Drew Crew, a local non-profit, helping those who have suffered catastrophic injuries

Drew Clayborn turned his injury, which left him a quadriplegic, into a cause, helping others accident survivors. Today, he came back to visit the scene where it all happened, when his life was changed forever,

It was 12 years ago, March 26, 2010, at Walled Lake Central High School. He was near his sister's locker when he decided to do a backflip that he had been perfecting for his high school musical performance. 

"I remember telling myself what's the worst that can happened and just jumping," described Clayborn. 

That jump, left 15-year-old Clayborn hospitalized for months. When he left the U of M hospital, he was a quadriplegic. But he didn't let that stop him. He went back to school, and continued playing in the marching band. He went on to graduate from the University of Michigan, and now runs the Drew Crew.

The Drew Crew is a non-profit that the Clayborn family started, to raise money for his immense medical needs, as well as to help others like Drew, who have suffered catastrophic injuries.

"I always think about what if, what if I had died that day? It's a fight, it's a fight honestly, fighting every day," Clayborn said.

Clayborn's daily fight is not only for his health, physically and mentally, but also for his healthcare. Most insurance companies won't pay the fees needed for his daily life, so the Drew Crew raises funds to cover the additional $2,000 - $5,000 it takes each month for the nursing staff that keeps drew alive.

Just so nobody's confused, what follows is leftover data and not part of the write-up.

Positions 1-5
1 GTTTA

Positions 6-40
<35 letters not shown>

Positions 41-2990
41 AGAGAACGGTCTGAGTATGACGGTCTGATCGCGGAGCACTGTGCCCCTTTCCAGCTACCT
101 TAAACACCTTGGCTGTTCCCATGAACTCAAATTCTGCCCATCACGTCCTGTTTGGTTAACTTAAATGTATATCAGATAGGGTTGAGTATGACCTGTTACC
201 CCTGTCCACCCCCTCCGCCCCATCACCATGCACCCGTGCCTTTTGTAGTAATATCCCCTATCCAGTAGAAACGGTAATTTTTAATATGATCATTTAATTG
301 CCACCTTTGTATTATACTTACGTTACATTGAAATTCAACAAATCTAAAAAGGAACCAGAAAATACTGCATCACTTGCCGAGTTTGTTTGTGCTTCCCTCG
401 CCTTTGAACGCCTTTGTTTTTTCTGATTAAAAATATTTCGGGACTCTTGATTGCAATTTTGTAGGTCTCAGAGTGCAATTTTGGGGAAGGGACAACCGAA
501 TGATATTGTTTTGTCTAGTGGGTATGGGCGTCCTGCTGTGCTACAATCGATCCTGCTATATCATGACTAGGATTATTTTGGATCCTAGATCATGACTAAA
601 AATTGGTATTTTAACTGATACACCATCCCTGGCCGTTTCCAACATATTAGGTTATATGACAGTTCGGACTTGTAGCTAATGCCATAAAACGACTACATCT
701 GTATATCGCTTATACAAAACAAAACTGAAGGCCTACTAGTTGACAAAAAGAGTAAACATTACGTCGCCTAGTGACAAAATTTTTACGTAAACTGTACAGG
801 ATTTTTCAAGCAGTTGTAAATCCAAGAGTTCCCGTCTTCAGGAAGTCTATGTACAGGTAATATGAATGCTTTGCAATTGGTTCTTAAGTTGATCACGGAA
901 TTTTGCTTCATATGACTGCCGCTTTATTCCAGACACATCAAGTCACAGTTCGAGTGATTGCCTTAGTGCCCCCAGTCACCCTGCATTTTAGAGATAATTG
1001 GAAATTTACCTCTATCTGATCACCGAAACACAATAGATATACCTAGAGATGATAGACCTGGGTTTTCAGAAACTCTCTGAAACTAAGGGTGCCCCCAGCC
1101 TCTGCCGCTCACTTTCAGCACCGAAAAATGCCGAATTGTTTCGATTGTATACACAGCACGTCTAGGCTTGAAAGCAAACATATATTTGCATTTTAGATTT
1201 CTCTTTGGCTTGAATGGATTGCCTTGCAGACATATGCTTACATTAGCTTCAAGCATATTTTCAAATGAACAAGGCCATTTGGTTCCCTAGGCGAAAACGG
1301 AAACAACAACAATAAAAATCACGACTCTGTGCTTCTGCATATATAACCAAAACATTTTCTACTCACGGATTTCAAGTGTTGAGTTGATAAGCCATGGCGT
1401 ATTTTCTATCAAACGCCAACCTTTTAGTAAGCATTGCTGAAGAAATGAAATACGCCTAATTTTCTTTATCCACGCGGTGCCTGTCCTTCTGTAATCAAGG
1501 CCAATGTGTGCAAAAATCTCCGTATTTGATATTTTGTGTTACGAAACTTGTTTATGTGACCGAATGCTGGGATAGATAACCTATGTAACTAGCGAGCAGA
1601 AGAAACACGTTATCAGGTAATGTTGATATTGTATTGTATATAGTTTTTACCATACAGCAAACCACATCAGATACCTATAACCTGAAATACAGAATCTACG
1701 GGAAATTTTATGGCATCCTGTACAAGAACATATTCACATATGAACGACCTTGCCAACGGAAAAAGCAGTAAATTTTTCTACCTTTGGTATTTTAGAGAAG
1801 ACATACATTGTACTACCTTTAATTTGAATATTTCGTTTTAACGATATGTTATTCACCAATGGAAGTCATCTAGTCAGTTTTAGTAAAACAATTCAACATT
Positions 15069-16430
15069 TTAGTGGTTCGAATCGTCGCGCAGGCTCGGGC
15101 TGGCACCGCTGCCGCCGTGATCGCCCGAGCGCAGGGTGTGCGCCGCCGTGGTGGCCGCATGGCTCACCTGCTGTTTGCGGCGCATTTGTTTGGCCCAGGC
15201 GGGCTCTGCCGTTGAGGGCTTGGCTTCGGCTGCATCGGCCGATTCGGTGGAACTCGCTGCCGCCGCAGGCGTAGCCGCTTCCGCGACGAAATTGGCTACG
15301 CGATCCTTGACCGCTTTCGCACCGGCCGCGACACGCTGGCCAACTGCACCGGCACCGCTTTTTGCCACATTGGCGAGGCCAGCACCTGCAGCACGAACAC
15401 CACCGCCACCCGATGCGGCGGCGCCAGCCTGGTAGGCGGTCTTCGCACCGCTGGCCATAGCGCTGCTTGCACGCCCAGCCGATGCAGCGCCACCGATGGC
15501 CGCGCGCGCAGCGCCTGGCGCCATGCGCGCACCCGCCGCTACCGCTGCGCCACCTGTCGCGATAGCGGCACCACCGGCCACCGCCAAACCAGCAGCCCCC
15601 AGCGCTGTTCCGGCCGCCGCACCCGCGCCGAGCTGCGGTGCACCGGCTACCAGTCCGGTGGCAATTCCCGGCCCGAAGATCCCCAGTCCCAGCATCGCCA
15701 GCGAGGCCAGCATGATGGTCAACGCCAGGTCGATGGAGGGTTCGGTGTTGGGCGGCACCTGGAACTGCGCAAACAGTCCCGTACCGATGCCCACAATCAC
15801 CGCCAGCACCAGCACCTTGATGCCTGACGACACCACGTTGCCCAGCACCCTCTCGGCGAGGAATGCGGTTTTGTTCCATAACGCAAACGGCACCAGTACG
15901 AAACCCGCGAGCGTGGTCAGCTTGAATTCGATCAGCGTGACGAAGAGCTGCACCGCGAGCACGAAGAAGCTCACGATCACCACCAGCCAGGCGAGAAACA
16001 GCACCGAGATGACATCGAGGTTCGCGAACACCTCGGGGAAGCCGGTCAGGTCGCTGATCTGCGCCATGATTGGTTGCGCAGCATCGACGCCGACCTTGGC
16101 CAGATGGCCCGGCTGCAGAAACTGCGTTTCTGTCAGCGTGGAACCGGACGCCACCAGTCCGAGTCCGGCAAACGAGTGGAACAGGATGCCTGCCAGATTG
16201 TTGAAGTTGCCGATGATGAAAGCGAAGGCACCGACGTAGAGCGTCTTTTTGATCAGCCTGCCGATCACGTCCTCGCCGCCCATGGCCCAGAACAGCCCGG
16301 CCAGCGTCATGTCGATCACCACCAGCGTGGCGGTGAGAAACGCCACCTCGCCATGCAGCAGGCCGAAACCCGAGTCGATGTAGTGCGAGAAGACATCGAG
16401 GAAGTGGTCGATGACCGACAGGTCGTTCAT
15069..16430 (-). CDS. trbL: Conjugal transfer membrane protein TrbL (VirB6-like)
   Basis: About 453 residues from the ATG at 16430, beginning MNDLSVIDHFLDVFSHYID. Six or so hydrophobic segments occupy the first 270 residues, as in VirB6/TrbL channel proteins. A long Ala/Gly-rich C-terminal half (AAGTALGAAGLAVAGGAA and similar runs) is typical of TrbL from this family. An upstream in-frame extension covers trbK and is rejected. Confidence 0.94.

"I wouldn't be able to fight if it weren't for the support systems around me," said Clayborn.

Family, church, and even complete strangers, all help Drew to live a full life. But on this 12th anniversary of his accident, he's thinking about all of the people who suffered catastrophic injuries in car accidents and are now losing their nursing staff, because of changes to the catastrophic claims fund under Michigan's new no-fault auto insurance reform.

"The things that are happening right now in Michigan, absolutely break my heart. I have personal friends who are dying, who are committing suicide, who are losing their jobs, who are being put into nursing homes or hospitals and losing all their care. I know what that means for a family. We've been having to fight this fight from day one," added Clayborn.

Many are calling on state lawmakers to fix this, but it's not clear if they would be able to, so Drew's non-profit has now set up a way for people to help, to donate the $400 no-fault refund checks they'll be getting, allowing people with catastrophic injuries from car accidents, to have access to that money.

"The drew crew is creating an act and give-back program. We are going to do absolutely anything we can, and we are also here to help and here to talk," Clayborn said.

Because Drew knows a life-altering accident can happen to any of us.

"I think about how such a small event for someone can lead to something so big as this," concluded Clayborn.

For more information, log on to TheDrewCrew.org.